After two decades of leadership, John Upton has announced he intends to retire as executive director of the Baptist General Association of Virginia July 31, 2022.
Since his election to the post in 2001, the landscape of Baptist state conventions has changed dramatically. More than 30 state and regional Baptist conventions previously tied closely to the Southern Baptist Convention have navigated schism within that national body in a variety of ways — some drawing closer to the SBC and some becoming more independent.
Eight years before Upton became BGAV executive director, a group of the convention’s most conservative congregations — and most loyal to the SBC — split off to form the Southern Baptist Convention of Virginia. Their concern was that the BGAV was not following the rightward shift of the SBC and was giving too much influence to moderate and progressive Baptists affiliated with the then-new Cooperative Baptist Fellowship and the Alliance of Baptists.
Both CBF and the Alliance have significant presence in Virginia, meaning the BGAV has had to chart a course to stay in simultaneous relationship with congregations affiliated with the SBC, CBF and Alliance.
At the time of Upton’s election in 2001, the BGAV and the Baptist General Convention of Texas were widely viewed as the largest holdouts to the juggernaut that had wrested control of the SBC and its agencies and institutions. Ultimately, the Texas and Virginia conventions followed different paths, with the Texas convention eventually tilting slightly more to the right and the Virginia convention remaining more centrist.
During Upton’s continuous tenure, the BGCT has had three executive directors. Of all the state Baptist conventions in the American South — the heart of the SBC’s strength — Upton is the longest-tenured executive director currently serving.
Upton has led the BGAV to adapt in multiple ways, including restyling itself as a resource center and thought leader for congregational ministry. The convention bills itself as offering resources for missions, for pastors, for leaders and staff, and for innovation. The BGAV staff was reorganized to serve eight regions with field strategists as the face of the convention in those areas. Unlike most state Baptist conventions, those top-level leaders include both men and women.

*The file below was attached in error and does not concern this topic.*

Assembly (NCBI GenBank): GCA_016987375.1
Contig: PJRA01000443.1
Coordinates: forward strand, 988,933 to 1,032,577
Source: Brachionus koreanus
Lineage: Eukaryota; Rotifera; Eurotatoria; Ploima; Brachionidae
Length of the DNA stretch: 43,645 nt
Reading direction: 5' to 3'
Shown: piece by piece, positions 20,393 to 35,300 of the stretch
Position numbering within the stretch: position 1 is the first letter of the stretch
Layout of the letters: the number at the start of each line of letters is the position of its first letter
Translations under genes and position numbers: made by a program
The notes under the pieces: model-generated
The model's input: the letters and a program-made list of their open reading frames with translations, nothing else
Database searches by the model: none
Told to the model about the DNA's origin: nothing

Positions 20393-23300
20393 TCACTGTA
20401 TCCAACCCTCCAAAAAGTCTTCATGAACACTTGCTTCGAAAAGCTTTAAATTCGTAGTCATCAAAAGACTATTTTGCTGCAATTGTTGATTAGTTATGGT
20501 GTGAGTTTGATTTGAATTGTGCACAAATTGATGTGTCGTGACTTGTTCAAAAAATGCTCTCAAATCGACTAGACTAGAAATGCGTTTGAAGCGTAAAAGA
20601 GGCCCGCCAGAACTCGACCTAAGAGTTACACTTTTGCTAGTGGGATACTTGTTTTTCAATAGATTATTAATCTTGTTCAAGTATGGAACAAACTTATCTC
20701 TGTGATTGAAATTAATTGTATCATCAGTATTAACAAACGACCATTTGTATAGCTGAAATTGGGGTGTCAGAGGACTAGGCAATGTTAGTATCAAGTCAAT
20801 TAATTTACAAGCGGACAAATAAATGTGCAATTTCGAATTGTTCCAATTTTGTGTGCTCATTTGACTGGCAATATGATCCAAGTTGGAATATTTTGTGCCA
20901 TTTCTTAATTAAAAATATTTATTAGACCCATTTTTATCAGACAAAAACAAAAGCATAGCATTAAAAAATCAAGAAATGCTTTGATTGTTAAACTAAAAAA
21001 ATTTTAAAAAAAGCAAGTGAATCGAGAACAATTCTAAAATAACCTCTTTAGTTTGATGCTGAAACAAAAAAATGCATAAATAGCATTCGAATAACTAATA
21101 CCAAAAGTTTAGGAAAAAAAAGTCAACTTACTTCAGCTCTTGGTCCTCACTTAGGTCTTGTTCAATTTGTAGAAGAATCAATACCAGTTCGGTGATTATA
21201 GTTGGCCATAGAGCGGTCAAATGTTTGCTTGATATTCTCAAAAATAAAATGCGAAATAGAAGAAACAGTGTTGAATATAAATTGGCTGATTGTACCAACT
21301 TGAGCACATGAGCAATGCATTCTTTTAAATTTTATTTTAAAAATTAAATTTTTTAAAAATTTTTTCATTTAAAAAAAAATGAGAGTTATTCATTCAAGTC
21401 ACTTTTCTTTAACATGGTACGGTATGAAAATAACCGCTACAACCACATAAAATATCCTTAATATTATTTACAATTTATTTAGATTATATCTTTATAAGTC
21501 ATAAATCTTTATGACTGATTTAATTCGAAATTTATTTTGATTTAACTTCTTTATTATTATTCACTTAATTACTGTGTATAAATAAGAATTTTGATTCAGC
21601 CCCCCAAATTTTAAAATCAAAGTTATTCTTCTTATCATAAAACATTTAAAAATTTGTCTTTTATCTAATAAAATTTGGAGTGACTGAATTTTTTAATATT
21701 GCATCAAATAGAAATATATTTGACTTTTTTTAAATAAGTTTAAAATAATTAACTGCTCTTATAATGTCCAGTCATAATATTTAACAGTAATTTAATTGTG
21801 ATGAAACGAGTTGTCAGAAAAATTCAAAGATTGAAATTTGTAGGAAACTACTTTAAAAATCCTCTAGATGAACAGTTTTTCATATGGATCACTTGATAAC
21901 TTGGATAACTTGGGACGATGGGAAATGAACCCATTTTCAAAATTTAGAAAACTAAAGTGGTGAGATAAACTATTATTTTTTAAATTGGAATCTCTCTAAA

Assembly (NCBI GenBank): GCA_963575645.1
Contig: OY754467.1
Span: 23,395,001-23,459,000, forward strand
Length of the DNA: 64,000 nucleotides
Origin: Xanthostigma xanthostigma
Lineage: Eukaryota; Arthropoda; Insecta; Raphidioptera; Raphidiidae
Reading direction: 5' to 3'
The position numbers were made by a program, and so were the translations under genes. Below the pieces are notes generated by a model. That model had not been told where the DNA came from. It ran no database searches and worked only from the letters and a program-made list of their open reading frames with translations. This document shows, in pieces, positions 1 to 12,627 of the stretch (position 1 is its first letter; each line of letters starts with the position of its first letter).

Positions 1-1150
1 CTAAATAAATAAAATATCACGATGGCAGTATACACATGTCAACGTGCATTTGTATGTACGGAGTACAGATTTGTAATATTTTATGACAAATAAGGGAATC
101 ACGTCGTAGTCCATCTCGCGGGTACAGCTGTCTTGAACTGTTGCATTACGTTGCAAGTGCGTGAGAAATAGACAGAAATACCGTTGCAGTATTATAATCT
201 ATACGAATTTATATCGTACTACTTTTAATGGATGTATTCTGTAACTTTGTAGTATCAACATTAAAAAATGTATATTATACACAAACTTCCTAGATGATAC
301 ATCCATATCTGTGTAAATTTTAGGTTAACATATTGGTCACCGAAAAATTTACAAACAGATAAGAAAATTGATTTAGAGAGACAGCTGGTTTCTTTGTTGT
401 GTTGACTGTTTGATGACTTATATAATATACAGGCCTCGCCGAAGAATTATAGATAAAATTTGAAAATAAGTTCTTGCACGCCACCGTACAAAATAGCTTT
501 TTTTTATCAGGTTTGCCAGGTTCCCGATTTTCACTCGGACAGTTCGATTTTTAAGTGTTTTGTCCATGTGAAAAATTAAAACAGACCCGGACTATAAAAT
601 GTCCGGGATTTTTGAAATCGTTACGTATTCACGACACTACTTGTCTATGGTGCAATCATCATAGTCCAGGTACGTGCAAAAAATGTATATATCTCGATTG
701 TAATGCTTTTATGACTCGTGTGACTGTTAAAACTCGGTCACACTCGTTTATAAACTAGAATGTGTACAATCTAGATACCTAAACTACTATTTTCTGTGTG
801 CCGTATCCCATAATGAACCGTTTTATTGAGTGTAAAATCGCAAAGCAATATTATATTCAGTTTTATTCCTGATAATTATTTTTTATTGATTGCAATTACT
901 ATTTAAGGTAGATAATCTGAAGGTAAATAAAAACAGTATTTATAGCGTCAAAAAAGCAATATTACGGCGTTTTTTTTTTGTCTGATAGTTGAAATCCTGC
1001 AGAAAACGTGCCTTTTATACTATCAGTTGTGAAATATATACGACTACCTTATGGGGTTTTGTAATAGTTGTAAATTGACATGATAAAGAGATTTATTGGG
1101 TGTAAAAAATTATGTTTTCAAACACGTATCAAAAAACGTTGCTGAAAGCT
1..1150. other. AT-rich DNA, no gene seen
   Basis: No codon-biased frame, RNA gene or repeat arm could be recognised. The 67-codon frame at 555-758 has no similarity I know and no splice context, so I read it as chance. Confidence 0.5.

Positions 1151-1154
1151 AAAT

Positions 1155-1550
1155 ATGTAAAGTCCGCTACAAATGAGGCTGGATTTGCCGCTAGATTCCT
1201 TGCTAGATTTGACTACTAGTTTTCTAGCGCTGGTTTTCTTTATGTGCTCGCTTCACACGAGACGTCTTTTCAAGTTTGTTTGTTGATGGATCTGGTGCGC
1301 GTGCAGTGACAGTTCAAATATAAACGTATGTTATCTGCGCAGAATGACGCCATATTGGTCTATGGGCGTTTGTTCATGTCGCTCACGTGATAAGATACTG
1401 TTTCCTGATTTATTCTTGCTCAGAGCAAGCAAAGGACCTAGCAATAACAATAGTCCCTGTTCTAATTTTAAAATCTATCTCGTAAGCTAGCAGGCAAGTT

BGAV Executive Board Chair Rebecca McKinney said of Upton: “John, you have led us with grace, wisdom and an ever-present sense of humor. You have built strong relationships all across the commonwealth and the world based on mutual respect and a recognition that we are stronger when we work together to grow the kingdom of God. And because of your faithfulness and commitment to the mission of the BGAV, we are uniquely positioned for the future.”
Upton joined the BGAV staff in 1995 as a group leader for what was then called the Virginia Baptist Mission Board and its mission mobilization group. Six years later, he was chosen to succeed Reginald McDonough as executive director.
Upton previously served as pastor of Urbanna Baptist Church in Urbanna, Va., was a church planter in New Jersey and worked as a Southern Baptist missionary in Taiwan.
He has had a long association with the Baptist World Alliance, serving a five-year term as president of the international body beginning in 2010.